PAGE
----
The Irish Aviation Authority (IAA) has confirmed a new agreement would need to be reached in the event of a hard Brexit to allow British flights into European airspace and to land in airports including in Ireland.
The IAA backed Taoiseach Leo Varadkar’s claim yesterday, saying the reality is that British flights will currently have no legal right to land in Ireland or other EU countries in the event of a hard Brexit.
On Wednesday, Mr Varadkar said British officials need to realise that a no-deal Brexit situation could see UK planes barred from EU skies in a move that would cause havoc to hundreds of thousands of businesses and holidaymakers every year.
The comment led to an angry backlash from some in the British media yesterday and forced Downing Street to reject the remark, with a spokesperson yesterday saying: “It’s wrong to claim that Ireland could simply stop the UK from flying over its land as a result of Brexit. The reason we say that is because overflight rights are not guaranteed by the EU, rather by multilateral treaty which both ourselves and Ireland have signed up to.”
However, in a statement, the IAA supported Mr Varadkar’s claim, saying: “There would need to be a new agreement in place to maintain the existing level of connectivity between Europe and the UK.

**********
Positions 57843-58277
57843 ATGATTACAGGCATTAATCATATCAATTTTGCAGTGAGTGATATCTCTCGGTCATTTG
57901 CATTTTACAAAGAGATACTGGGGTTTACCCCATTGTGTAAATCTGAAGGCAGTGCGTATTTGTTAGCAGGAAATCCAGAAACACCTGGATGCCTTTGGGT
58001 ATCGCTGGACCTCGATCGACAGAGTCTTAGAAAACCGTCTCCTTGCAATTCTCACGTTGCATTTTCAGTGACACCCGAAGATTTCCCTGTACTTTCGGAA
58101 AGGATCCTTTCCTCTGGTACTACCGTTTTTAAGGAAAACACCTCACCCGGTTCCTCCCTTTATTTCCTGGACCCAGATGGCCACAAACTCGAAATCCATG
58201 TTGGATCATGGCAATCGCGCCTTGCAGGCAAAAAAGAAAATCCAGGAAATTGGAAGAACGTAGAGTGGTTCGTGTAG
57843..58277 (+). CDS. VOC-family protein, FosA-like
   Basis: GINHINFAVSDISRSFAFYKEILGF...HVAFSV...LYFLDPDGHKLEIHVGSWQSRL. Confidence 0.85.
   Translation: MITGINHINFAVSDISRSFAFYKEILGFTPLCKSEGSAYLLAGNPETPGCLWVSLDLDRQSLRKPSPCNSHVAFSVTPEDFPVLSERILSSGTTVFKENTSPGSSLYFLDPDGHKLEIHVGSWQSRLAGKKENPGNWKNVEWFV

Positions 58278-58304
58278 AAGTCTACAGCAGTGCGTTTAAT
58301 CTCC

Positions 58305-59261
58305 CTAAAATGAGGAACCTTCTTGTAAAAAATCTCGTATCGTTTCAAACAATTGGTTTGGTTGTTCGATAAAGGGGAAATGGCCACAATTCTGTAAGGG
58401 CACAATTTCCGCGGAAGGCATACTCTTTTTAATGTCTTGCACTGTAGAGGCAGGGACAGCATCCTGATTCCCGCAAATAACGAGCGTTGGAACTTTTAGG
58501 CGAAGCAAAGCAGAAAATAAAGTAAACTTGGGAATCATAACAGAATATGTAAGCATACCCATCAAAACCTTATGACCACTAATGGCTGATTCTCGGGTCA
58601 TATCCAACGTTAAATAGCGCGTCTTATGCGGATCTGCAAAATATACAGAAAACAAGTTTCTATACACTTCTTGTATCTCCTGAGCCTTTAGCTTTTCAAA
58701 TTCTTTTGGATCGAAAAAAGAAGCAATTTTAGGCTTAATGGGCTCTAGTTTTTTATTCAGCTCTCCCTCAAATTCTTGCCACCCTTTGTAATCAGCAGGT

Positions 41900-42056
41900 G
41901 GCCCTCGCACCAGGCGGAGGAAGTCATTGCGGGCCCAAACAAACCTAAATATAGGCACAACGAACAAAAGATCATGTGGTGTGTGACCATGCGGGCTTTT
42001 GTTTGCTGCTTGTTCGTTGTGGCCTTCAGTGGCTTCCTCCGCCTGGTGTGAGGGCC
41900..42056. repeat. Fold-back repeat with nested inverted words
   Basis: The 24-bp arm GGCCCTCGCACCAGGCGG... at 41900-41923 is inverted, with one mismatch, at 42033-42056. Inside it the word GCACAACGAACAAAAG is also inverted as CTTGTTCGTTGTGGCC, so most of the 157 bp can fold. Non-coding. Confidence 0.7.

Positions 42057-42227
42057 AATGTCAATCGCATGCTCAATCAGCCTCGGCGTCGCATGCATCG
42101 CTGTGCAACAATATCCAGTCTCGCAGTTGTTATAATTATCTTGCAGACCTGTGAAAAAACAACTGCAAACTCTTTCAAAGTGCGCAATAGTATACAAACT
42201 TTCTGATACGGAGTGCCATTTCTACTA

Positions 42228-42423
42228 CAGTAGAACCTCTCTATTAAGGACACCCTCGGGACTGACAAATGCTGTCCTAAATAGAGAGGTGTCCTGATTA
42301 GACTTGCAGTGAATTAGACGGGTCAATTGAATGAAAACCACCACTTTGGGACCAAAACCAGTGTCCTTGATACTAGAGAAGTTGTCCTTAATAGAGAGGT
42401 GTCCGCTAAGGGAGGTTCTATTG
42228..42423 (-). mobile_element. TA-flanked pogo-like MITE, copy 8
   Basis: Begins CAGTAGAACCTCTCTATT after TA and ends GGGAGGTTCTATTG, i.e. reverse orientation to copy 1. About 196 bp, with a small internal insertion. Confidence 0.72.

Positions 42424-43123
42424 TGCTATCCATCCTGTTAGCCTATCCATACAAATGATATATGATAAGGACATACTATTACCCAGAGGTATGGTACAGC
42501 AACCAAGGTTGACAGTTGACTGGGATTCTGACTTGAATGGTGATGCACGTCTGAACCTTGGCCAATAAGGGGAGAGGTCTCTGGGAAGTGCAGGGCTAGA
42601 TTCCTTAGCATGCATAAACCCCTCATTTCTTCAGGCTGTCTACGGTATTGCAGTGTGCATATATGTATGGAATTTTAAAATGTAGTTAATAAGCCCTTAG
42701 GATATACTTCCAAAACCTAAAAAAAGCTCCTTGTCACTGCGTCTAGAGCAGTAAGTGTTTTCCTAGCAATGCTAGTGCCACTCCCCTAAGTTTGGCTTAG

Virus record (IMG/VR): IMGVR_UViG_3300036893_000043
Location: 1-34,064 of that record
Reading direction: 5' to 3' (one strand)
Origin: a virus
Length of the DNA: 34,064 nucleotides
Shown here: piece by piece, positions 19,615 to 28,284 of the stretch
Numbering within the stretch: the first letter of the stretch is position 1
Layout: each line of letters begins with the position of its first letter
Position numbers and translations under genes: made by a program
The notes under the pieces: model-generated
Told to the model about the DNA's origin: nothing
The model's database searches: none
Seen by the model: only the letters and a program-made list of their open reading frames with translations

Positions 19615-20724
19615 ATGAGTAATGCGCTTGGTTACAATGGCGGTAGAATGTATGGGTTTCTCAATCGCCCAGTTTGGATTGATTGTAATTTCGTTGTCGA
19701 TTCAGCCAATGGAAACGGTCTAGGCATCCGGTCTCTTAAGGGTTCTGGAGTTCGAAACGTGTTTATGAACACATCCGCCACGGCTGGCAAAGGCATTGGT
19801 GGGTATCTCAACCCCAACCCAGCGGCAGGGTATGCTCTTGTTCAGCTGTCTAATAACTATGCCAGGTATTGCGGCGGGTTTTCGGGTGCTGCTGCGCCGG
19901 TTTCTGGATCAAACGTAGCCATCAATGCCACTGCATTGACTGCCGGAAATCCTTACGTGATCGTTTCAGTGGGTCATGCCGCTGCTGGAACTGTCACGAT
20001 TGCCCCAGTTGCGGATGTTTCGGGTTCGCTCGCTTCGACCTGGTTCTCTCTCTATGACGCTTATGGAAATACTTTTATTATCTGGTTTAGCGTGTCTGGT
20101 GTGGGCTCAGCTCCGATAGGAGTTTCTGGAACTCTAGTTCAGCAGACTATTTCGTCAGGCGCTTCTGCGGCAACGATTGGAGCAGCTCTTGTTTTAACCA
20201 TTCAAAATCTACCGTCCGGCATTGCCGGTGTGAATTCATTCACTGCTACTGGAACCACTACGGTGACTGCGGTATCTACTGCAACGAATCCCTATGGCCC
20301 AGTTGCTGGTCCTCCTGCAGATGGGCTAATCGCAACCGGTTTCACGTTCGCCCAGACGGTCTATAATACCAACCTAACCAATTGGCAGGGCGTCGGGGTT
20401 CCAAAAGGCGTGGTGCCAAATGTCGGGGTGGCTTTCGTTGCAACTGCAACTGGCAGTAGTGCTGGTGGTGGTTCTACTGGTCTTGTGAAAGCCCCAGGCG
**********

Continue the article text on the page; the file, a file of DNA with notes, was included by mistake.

Speaking in Drinagh in West Cork yesterday, Mr Varadkar said he hadn’t seen the IAA statement.
“But what I said [in Derrynane] was just a statement of the obvious — that’s if there’s a no-deal on Brexit, a hard Brexit, a clean break which some people in England seem to want, that obviously means Britain won’t be in the Single European Sky anymore so we will need to negotiate an arrangement that allows British aeroplanes and British airports to remain part of the Single European Sky.
“But nothing is agreed until everything is agreed and we can’t have a situation where the United Kingdom thinks they can have an agreement on the stuff that’s important to them but not have an agreement on the stuff that’s important to everybody else in Europe,” he said.
Meanwhile, Justice Minister Charlie Flanagan has hit out at British tabloid newspapers for labelling Mr Varadkar an “EU toady” and “air head” over his plane ban comments.
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